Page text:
AutoCAD will print only what is in the window you made, regardless of how it fits on the sheet. This method is similar to the View method just discussed. The difference is that the View method prints a previously defined view (one that was possibly defined by a window, but could also be defined in other ways), and the Window method prints what is included in a window that you define as you are setting up the plot. The window used by the Window method can’t be saved and recalled at a later time.

These are the five ways to specify what to print. We’ll use the Window option in the first exercise that follows.

Plot Scale

Moving to the right, we come to the Plot Scale area, where you control the scale of the plot. When the Fit To Paper check box is selected, AutoCAD will take whatever area you have chosen to print and automatically scale it so that it will fit on the selected page size. When it is unchecked, the Scale drop-down list becomes available. This list contains 32 preset scales to choose from, plus Custom. Some of the scales in the list are displayed as pure ratios, such as 1:50. Others are shown in their standard format, such as 1⁄4" = 1'-0". Below the drop-down list is a pair of text boxes for setting up a custom scale. When you choose a preset scale, these text boxes display the true ratio of the current scale.

To set up a custom scale, you enter a plotted distance in the Inch = text box. Then, in the Units text box, enter the distance that, in your drawing, will be represented by the distance that you entered in the Inches text box. The inches distance will be an actual distance on the plotted drawing, and the units distance is the distance the plotted units represent. For 1⁄4" scale (1⁄4" = 1'-0"), you could enter several combinations:

Inch =







Layouts are plotted at a scale of 1:1. We’ll come back to this and other scale issues as we prepare a drawing for printing.

Plot Offset and Plot Options

Below the Plot Area area is the Plot Offset (Origin Set To Printable Area) area, which contains two text boxes and a check box. Place a check mark in the Center The Plot box to center the plot on the printed sheet. If this check box is not selected, by default, AutoCAD will place the lower-left corner (or the origin) of the area you have specified to plot at the lower-left corner (or origin) of the printable area of the current paper size. By changing the settings in the X and Y text boxes, you can move the drawing horizontally or vertically to fit on the page as you wish. When the Center The Plot check box is selected, the X and Y text boxes display any movement from the lower-left corner of the sheet that was necessary to center the drawing.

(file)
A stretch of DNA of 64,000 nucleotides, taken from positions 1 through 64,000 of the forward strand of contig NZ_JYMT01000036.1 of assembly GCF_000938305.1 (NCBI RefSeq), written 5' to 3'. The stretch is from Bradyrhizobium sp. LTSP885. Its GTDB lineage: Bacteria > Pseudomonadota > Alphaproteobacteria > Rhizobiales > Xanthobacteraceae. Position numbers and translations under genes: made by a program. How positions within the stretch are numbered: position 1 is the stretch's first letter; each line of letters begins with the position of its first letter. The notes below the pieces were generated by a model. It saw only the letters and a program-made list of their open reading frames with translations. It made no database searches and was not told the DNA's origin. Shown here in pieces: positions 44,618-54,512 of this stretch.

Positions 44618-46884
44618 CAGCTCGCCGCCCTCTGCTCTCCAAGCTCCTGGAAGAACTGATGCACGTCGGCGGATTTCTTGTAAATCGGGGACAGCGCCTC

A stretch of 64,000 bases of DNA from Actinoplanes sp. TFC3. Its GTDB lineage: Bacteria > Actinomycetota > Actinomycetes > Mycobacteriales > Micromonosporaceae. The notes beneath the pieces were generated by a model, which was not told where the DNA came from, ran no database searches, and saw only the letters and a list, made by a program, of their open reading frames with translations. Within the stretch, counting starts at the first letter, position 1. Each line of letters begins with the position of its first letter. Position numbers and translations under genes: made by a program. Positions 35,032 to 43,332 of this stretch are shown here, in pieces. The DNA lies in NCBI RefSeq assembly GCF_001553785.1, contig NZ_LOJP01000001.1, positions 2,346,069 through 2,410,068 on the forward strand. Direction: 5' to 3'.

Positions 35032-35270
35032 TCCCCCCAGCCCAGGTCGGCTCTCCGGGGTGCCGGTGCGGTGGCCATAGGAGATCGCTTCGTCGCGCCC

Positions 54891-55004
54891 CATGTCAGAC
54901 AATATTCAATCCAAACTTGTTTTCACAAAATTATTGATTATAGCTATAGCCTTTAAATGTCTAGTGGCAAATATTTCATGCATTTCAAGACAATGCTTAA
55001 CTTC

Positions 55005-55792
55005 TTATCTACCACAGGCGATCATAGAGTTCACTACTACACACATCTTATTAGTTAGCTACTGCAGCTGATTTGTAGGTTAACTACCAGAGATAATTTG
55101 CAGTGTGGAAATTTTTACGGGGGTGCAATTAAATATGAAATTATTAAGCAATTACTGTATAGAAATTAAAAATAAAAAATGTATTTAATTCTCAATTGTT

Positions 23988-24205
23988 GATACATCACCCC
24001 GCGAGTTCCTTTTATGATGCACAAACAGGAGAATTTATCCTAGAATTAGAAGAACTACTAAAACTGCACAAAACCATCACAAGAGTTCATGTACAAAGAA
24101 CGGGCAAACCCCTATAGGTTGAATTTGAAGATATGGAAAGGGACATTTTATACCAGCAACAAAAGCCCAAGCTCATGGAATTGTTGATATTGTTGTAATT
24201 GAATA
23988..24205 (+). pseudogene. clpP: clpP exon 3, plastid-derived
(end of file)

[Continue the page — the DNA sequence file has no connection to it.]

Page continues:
Just as each drawing has an origin (0,0 point), each plotter creates an origin for the plot. Usually it’s in the lower-left or upper-left corner, but not always. When the plot is being made, the printer first locates the origin and starts the print there, moving outward from the origin. If the origin is in the lower-left corner, the print may come out looking like Figure 14.8a. If the origin is the upper-left corner, the print will look like Figure 14.8b.

By using the X and Y settings in the Plot Offset area, you can make one margin wider for a binding. To center your drawing on the page, place a check mark in the Center The Plot box (see Figure 14.8c). If Layouts are set up and being use for printing, they determine this setting, and the Center The Plot check box is unavailable.

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Figure 14.8: A print with its origin in the lower-left corner (a), in the upper-left corner (b), and with the drawing centered (c)


Usually, 8.5" x 11" format printers are configured to the portrait orientation. If your drawing is also set to that orientation, the origin of the plot will be in the lower-left corner. If your drawing is in the landscape orientation, the plot origin will move to the upper-left corner of the page because the plot has been rotated to fit on the page.